After registering for his high school classes, my son burst into the house, filled with excitement. "Dad," he announced in one breath, "I got all the classes I wanted. But I have to have my school supplies by tomorrow. I need a protractor and a compass for geometry, a dictionary for English, a dissecting kit for biology—and a car for driver’s ed."
It was the first day of basketball practice at Wingate high school in Brooklyn, N.Y. Coach Jack Kaminer handed a ball to each player.
"Fellas," he said, "I want you to practice shooting from the spots you might expect to be in during the game."
The No. 12 sub immediately sat down at the end of the bench and began launching the ball toward the basket.
Back at my high school for the tenth reunion, I met my old coach. Walking through the gym, we came upon a plaque on which I was still listed as the record holder for the longest softball throw.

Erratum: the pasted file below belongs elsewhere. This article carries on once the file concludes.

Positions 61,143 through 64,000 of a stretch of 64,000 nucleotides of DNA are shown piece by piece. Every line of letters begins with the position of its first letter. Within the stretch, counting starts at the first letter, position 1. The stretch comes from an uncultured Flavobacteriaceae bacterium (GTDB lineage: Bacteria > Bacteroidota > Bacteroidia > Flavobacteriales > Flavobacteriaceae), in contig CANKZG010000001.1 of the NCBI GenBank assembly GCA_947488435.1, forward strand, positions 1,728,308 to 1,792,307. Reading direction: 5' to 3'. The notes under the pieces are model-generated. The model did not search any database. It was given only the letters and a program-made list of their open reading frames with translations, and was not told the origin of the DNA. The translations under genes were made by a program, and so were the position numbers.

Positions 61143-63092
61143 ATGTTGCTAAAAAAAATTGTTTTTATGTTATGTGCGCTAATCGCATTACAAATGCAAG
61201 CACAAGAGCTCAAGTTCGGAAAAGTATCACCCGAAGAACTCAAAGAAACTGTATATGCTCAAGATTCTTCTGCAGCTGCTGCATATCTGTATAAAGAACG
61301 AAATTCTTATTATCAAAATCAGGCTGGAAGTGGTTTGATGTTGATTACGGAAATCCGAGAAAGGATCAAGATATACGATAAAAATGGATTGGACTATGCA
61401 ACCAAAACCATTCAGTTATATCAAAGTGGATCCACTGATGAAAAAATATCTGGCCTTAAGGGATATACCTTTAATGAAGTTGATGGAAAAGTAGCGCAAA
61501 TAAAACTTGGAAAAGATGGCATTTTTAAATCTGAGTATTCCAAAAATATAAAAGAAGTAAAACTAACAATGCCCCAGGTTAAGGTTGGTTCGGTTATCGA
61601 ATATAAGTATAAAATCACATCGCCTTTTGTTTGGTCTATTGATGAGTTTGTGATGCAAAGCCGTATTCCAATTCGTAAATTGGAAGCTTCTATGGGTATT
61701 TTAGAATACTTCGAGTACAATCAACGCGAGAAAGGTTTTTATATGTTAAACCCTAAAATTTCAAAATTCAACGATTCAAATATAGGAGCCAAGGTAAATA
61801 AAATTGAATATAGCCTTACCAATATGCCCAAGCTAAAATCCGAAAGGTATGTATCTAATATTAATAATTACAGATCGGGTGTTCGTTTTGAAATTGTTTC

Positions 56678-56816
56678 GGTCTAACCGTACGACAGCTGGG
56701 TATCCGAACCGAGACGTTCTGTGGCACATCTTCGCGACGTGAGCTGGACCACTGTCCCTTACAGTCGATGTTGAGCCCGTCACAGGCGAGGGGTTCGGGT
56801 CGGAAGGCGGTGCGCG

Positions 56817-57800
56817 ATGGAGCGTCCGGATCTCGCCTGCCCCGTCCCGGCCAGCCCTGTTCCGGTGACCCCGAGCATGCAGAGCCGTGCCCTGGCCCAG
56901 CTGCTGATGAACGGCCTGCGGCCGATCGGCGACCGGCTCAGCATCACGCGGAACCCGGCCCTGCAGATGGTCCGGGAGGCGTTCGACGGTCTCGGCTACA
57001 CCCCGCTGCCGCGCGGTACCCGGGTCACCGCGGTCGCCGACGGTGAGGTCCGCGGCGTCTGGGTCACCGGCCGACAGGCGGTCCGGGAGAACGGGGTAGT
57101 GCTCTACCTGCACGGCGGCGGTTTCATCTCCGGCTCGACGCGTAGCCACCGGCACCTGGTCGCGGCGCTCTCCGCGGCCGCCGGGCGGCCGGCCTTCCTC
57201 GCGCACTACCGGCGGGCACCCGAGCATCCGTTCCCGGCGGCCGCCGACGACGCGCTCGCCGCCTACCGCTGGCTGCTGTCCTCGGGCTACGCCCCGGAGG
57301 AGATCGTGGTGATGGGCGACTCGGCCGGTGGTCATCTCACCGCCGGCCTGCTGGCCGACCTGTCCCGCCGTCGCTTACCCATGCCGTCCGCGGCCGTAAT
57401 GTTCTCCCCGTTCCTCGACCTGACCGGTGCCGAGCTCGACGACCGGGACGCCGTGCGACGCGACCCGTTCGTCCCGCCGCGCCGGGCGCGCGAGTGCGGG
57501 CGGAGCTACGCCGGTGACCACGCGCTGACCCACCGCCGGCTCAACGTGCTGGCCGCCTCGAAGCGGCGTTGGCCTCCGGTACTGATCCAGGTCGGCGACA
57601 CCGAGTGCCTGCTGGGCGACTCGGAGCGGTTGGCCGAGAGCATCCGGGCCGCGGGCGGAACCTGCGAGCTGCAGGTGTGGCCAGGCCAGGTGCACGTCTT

Noticing my surprise, the coach said, "That record will stand forever."
I was about to make some modest disclaimer that records exist to be broken, when he added, "We stopped holding that event years ago."
Before google, there were librarians. Here are some queries posed to the poor, suffering staff of public libraries:
• A woman wanted “inspirational material on grass and lawns.”
• “Who built the English Channel?”
• “Is there a full moon every night in Acapulco?”
• “Music suitable for a doll wedding to take place between a Shirley Temple doll and a teddy bear.”
• “Can the New York Public Library recommend a good forger?”